The Fishicist--Building an FB11




    The Start
    Tack  Welds
    Inside Seams
    Outside Seams
    Middle Bulkheads
    Rear Seat, Stiffeners and Gunwales
    Floatation Foam, Front Seat and Oars
    The Big Cut

What is it?

The FB11 is a boat design from It's a small dinghy built with a double bulkhead in the middle, then cut in two. In effect this makes two smaller boats which nest together for storage, and which bolt together for use to form an 11 foot dinghy. It can be rowed, powered with a small outboard, or set up with a sailing rig. The construction method is stitch and glue. Bateau has a really excellent online forum for getting answers to questions on the method. As the name implies, I expect to use if mostly for fishing.


It's built from three 48" x 96" x 1/4" plywood panels. The preferred plywood is 5-ply Okoume marine plywood. Made in France from African Mahogany, it's somewhat spendy at about $75 a sheet but I decided to spring for it if I could get it without a lot of extra shipping cost. Bateau offers it, but they are in Florida. I live in Portola Valley on the San Francisco Peninsula. I found it at MacBeath Hardwoods in San Jose. The epoxy, fiberglass and related material I did order from Bateau.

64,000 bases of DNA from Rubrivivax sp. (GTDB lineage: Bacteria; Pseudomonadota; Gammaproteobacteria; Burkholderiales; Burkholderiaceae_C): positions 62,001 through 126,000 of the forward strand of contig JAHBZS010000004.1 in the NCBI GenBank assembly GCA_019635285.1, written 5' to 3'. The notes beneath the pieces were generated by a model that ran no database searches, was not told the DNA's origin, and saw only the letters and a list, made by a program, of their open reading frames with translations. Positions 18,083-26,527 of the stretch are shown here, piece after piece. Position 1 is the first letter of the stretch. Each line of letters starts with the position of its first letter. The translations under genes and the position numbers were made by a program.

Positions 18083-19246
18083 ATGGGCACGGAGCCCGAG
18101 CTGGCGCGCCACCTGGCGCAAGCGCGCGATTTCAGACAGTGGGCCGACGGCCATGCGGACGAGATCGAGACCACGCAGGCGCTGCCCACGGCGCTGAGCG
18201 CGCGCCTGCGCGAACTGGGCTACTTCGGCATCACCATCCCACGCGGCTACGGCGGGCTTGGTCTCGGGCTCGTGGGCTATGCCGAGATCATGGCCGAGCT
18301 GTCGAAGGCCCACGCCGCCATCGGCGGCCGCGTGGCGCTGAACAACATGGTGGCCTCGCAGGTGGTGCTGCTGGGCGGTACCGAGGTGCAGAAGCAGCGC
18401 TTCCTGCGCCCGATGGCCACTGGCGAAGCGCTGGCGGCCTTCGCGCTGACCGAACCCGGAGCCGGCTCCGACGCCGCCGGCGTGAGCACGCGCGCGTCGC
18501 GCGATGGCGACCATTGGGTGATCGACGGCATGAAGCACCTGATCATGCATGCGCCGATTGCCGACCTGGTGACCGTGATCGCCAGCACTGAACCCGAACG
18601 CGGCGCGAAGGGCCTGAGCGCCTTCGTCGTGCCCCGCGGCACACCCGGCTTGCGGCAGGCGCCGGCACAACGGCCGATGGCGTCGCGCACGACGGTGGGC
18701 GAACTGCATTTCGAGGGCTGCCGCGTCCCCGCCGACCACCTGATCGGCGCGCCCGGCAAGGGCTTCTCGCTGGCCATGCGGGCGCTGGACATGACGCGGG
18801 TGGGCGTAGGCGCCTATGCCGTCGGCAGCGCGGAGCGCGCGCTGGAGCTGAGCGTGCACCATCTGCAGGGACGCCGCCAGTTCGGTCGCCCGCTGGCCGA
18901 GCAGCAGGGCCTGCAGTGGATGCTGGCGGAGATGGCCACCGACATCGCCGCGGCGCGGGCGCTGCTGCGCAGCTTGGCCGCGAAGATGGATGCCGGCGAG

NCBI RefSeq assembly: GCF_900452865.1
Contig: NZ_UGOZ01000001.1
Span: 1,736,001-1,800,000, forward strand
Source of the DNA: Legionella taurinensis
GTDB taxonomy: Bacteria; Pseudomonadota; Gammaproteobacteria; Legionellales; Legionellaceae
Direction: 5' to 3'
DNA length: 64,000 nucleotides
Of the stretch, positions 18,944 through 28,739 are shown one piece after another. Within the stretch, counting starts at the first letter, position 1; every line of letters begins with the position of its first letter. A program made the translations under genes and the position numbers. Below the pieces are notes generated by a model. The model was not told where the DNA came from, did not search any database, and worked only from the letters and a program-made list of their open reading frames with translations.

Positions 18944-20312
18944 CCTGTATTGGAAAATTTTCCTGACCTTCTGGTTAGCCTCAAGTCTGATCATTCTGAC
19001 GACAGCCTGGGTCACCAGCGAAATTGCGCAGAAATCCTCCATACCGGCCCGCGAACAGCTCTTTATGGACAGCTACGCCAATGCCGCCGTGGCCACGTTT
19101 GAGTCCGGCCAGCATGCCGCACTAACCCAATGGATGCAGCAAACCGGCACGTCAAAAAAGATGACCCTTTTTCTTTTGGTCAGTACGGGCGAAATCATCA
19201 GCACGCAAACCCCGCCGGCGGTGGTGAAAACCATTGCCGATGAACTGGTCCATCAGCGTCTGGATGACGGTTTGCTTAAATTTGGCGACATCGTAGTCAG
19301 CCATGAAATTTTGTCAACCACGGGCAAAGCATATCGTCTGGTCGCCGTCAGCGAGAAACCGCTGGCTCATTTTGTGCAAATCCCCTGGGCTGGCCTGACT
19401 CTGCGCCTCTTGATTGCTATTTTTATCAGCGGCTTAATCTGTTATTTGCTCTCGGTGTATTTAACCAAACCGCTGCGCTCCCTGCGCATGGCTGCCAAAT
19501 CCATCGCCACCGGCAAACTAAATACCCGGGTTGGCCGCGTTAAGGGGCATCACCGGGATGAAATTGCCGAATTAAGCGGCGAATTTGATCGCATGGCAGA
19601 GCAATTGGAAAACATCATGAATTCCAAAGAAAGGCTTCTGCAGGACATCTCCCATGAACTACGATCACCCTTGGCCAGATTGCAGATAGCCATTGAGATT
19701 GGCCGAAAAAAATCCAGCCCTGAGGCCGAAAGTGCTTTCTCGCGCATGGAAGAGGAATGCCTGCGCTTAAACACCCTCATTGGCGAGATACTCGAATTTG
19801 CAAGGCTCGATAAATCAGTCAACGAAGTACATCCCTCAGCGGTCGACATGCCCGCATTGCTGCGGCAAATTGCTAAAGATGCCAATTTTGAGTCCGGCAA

A Preliminary Project

While I was waiting for things to arrive, I decided build a toy boat/geranium planter using the stitch and glue technique. My reason for this aside from impatience to get started, was to learn and bit about the techniques. There was wood to be cut and gluing methods to try out and master before doing violence to $75/sheet plywood.

I started by cutting 8 foot long  rectangular sides out of a piece of cheap luan plywood and screwed them to spacers at the ends and in the middle. In the picture below, I have set the result on the plywood sheet and traced out a bottom panel. In passing I note that the thiness of the "good" side veneer of the luan would be creditable in a semiconductor fab.

Tracing bottom panel
Tracing the bottom panel

In the next picture I have bored small holes in the edges of the side and bottom panels where they meet and laced them together with tie wraps.

The laced up boat.
The panels tied together

This being done, I have set it aside for use a glue and epoxy technique testbed. The process has given me a bit of insight as to how such a boat might be designed and put together on the fly